Secondly, the health and social services group's map contained a cluster on the "needs of the community", which had no counterpart in the map of the academic group. However, congruence between the needs of potential users and the characteristics of change [17,58,59] as well as the congruence between the project for change and the values and beliefs of the potential user [51,58,60,61] appear to be conditions that determine research utilization. For this reason, several authors [62-64] suggest that researchers lean more towards the point of view of users and develop a better understanding of the context that pertains to each group of targeted users.

Thirdly, clusters that group items related to public involvement (Public opinion and needs of the population and KT in the public arena) were considered to be less important by both groups of participants. A possible explanation is that there were no representatives from the public who participated in the exercise, which constitutes one of the limitations of this study. However, Abelson and colleagues [65] show that citizens want increased participation in decision-making in the public arena, and that they are very critical of their participation experiences. They are able to identify the improvements needed in processes for exchanging information between decision makers and citizens; they view themselves on the same level as decision makers in terms of being sources of information, and they want to be consulted. However, the needs of citizens will only be taken into consideration in KT processes to the extent that their access to information and participation in decision-making is facilitated.

Confirmation of the ecological validity of Concept Mapping Results by a Larger Pool of Stakeholders

Ecological validity is defined as 'the extent to which the environment experienced by the participants in a scientific investigation has the properties it is supposed or assumed to have by the investigator' [66]. In other words, the QPHRN research team wanted to be reasonably sure the CM results apply to the 'real world'. As part of a half-day seminar in March 2007, a wider group of thirty key stakeholders from various communities concerned by KT in population health (universities, health and social service centres and agencies, public health departments, research institutes, funding organizations, etc.) was invited to comment on the meaning and interpretation of the concept mapping results.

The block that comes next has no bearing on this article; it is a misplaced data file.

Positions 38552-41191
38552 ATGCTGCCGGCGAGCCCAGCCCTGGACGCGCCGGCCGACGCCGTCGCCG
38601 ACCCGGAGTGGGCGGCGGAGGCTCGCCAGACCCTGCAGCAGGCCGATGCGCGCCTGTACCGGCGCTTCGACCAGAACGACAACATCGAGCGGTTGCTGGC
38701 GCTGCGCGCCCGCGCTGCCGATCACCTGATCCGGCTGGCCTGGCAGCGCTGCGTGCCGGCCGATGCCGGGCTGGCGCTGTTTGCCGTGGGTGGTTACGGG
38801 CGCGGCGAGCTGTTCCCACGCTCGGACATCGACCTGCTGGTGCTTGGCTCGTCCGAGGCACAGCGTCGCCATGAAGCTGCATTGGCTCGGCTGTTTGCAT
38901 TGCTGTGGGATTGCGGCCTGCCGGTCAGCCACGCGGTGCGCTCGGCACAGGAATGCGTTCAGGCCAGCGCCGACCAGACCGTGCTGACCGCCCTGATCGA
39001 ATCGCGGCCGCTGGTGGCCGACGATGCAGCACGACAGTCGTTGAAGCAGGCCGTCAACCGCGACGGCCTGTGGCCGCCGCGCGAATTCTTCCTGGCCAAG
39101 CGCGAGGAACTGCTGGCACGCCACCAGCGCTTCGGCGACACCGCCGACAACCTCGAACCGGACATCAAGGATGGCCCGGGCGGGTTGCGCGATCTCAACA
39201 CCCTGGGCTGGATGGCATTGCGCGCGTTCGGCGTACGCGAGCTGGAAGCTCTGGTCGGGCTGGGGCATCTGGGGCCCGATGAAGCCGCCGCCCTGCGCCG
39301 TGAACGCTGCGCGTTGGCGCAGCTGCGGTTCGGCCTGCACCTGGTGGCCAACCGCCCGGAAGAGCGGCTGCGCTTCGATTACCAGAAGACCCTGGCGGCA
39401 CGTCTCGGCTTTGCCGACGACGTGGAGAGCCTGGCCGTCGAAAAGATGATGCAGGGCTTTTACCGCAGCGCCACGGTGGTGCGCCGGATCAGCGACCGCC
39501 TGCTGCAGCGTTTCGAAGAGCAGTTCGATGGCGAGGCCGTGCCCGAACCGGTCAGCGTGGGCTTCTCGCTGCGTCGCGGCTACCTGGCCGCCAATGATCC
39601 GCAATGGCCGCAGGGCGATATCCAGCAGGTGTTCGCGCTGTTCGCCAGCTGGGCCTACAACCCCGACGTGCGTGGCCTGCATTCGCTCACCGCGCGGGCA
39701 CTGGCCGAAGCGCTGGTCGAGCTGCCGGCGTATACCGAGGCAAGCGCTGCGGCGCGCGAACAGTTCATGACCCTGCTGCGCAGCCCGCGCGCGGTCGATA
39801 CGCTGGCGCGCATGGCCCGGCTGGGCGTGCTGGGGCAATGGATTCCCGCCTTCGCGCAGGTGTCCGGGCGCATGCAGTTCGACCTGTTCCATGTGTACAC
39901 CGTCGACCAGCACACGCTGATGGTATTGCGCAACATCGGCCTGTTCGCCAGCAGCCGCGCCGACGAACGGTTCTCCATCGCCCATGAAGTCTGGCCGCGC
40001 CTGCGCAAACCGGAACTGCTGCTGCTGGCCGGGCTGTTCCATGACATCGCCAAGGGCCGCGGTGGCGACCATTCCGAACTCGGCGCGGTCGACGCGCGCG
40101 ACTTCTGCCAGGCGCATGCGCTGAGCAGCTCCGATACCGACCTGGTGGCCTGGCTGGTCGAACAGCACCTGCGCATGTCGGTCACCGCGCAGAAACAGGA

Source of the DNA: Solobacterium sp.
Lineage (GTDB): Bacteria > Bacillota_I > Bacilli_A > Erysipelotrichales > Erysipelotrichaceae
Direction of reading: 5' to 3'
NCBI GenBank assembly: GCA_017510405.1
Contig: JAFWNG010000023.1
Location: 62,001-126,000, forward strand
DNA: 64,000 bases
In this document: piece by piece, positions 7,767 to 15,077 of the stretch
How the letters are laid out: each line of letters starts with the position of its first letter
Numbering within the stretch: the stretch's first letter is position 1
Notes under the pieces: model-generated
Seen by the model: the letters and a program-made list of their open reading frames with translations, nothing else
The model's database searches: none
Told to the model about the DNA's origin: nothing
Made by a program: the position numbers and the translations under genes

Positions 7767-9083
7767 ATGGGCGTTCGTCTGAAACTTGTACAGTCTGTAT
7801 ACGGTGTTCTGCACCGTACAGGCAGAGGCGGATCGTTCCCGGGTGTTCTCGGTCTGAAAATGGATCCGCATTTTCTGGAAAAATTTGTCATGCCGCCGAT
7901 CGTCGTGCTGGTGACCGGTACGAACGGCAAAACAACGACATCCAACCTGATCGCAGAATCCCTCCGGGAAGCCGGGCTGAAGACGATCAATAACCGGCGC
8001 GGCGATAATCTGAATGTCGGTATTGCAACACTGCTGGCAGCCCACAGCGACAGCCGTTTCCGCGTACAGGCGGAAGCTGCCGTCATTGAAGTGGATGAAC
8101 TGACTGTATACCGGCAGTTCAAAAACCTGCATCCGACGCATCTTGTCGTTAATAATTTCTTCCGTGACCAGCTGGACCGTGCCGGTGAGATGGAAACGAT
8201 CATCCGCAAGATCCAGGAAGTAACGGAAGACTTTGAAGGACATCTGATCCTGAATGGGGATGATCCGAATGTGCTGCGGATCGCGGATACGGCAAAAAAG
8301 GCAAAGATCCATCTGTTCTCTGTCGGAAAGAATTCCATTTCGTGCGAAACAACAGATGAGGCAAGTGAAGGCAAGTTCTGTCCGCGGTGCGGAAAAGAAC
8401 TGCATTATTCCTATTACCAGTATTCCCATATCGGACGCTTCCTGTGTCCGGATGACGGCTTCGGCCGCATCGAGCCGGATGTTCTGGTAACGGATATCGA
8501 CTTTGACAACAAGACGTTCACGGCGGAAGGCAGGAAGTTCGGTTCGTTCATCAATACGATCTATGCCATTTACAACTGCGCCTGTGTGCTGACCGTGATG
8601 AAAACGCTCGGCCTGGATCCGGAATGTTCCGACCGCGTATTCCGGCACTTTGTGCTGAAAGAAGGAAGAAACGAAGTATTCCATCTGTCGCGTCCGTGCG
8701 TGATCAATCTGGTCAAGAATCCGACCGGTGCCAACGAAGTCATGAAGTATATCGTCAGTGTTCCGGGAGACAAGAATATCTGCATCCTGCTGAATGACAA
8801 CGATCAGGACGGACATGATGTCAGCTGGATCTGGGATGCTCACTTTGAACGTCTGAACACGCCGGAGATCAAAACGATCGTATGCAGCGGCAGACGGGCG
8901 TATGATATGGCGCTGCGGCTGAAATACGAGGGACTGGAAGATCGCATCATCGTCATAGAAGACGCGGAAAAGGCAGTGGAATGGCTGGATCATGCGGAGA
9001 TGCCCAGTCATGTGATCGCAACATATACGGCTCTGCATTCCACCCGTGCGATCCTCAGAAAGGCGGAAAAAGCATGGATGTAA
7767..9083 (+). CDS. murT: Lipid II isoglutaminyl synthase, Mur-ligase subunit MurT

All participants recognized the relevance of the exercise. The research areas identified were very indicative of the actual concerns of the researchers, decision-makers, and caregivers who are involved in research on KT. According to the participants, the conclusions paint an interesting portrait of the current state of affairs, enriched by the similarities and differences between the academic and the health and social services groups.

According to participants, the issue is no longer the "What?" of KT, but rather the "How?" How is KT happening in organizations? How can research findings be transformed into knowledge that can bring about change? How can appropriate strategies be put into place with regards to the context and conditions of the community in question? KT practitioners are becoming increasingly aware that the integration of scientific knowledge into organizations depends on utilization practices. That is why seminar participants, like the participants in the Concept Mapping exercise, insisted on the need for researching usage contexts and the conditions necessary for implementing research-based knowledge.

Limitations

While the results produced by the CM process admittedly were relevant to the participants of this study, they presented certain limitations. The sample size was relatively small, since this method is not applicable to larger groups. To compensate for this limitation, results were validated by a group of 30 stakeholders. Being forced to separate the group into two and to produce two separate maps could also be considered a limitation. This decision, although complicating the interpretation of the results, highlighted the differences in conception between these two groups of participants. Overall, although we do not know to what extent the research priorities identified apply to other fields of practice, we consider that this method proved appropriate in the context of the current study.